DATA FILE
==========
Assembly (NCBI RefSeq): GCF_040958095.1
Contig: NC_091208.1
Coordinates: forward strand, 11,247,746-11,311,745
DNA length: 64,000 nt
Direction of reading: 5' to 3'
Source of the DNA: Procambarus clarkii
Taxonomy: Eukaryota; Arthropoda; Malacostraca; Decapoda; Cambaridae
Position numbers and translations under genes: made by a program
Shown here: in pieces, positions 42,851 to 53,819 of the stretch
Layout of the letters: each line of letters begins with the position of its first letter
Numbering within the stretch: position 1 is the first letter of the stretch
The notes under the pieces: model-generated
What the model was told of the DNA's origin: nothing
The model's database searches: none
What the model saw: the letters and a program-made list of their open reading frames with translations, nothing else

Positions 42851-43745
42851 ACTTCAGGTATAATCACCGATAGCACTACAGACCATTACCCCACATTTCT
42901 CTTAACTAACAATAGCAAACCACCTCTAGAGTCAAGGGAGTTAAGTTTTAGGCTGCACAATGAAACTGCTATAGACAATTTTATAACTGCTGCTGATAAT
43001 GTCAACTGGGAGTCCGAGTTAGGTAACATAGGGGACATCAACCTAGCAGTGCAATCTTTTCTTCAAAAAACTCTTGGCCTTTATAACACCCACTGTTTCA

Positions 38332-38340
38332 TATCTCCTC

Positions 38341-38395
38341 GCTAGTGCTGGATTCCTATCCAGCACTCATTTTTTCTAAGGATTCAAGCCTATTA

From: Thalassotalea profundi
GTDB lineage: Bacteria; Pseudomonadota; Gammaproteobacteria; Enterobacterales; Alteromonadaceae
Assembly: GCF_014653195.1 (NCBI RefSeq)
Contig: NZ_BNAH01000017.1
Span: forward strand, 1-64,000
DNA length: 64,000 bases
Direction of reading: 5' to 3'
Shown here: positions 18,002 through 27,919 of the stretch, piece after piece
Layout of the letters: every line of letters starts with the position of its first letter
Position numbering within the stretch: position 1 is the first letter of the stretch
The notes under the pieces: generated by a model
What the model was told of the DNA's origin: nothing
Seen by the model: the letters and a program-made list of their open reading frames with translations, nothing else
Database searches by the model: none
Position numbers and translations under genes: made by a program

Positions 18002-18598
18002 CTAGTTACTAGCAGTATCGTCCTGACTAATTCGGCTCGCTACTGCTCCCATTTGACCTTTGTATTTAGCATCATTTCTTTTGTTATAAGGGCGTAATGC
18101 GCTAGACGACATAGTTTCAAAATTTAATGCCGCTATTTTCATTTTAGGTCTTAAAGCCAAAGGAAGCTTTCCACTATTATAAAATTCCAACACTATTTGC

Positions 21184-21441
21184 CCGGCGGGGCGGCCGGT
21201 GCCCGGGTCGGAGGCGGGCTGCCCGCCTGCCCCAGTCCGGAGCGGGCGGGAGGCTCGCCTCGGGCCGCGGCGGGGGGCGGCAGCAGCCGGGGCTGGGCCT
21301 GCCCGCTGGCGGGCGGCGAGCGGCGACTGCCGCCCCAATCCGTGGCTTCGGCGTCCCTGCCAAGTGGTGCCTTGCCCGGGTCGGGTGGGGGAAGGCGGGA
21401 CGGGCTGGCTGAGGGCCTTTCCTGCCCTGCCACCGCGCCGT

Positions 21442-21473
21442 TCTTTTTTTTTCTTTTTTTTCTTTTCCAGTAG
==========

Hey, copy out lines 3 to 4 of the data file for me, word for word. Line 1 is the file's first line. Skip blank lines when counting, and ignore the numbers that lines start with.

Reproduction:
Coordinates: forward strand, 11,247,746-11,311,745
DNA length: 64,000 nt